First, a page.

Beta version of the popular media player for Android
VLC for Android is a version of the popular media player, for mobile devices running the Google operating system.
Work in progress
This beta version of VLC for Android is still in development stages and, as a message warns when you launch the app, it is not stable and can cause problems if you don't know what you're doing with it. I've experienced glitches on several occasions and, in one instance, it froze our Motorola Xoom completely in testing, though the ride on a Nexus 10 seems much smoother.When it's working, VLC for Android makes for a good alternative to the stock Android media player. It handles a decent range of file formats (audio, video, and streaming media), and has the same minimalist interface as the desktop version (in black or white). It also supports subtitle files and offers hardware acceleration automatically (though this can be disabled). The video player window in VLC for Android is well designed, playing video at full screen resolution (or at a ratio of your choosing), with gesture-based controls for changing volume and brightness settings. You can scrobble through videos simply by sliding your finger across the screen.Video-wise, VLC for Android supports a range of formats and playback of these is generally very smooth. However, full HD video is not officially supported, and we found watching certain 1080p movies to be impossible due to lag, or simply getting a black screen.VLC for Android performs better when handling audio files, with simple player controls and a widget that gives you basic controls from your home screen.I hope that when we see the first stable release of VLC for Android, the app will be loaded with support for Chromecast. Until then, if you're looking to cast from your device to your TV, I'd recommend RealPlayer Cloud or Plex.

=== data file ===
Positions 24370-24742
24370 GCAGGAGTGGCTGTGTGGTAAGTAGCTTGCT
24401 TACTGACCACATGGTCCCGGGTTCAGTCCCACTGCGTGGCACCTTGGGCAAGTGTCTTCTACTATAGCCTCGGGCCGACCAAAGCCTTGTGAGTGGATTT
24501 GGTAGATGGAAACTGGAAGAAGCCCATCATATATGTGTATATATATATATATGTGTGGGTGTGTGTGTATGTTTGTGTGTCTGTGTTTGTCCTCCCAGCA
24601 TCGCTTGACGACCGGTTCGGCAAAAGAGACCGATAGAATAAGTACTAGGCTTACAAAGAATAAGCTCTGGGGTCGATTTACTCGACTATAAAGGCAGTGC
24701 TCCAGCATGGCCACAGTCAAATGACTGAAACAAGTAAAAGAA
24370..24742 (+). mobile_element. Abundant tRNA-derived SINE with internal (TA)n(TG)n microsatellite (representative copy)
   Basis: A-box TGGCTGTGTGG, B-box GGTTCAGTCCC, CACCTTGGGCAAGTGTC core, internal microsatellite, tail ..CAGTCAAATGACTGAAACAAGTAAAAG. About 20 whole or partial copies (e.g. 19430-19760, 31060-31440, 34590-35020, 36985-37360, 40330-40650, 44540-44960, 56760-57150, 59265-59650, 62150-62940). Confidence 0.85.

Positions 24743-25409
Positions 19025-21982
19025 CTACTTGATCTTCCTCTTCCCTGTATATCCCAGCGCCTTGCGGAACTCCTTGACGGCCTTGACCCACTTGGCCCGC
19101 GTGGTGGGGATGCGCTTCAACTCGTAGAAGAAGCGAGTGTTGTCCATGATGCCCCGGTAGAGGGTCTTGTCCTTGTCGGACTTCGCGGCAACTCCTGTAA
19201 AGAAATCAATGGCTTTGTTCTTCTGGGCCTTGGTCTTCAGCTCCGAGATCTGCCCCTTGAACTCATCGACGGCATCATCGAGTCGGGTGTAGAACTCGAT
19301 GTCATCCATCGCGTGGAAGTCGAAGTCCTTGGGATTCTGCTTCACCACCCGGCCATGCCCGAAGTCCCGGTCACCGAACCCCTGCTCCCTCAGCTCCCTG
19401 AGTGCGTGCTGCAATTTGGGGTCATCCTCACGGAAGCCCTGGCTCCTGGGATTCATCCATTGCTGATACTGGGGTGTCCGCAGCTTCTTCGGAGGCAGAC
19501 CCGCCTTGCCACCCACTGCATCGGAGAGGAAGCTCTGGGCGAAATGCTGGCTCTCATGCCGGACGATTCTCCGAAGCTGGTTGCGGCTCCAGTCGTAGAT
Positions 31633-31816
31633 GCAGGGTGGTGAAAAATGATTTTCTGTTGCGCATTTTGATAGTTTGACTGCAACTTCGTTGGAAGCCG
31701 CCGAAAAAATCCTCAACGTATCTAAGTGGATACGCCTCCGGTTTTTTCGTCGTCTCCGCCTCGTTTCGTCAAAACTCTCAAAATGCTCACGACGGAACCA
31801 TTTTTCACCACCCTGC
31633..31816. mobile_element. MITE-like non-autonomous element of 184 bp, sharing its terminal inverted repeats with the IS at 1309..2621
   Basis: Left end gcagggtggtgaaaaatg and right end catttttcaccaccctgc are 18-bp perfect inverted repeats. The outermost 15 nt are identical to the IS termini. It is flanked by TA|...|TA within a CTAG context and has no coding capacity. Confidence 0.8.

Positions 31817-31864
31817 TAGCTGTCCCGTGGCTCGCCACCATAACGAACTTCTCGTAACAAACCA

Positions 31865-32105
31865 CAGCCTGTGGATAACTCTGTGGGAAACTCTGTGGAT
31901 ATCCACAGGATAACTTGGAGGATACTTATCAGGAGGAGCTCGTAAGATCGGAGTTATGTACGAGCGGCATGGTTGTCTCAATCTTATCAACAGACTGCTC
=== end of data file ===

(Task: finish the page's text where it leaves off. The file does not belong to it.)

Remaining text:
A promising start
There's no question that VLC for Android is very rough around the edges, and you'll likely encounter problems if you want to play HD video. However, as an early build, it shows signs of emulating the success of the desktop version of VLC. '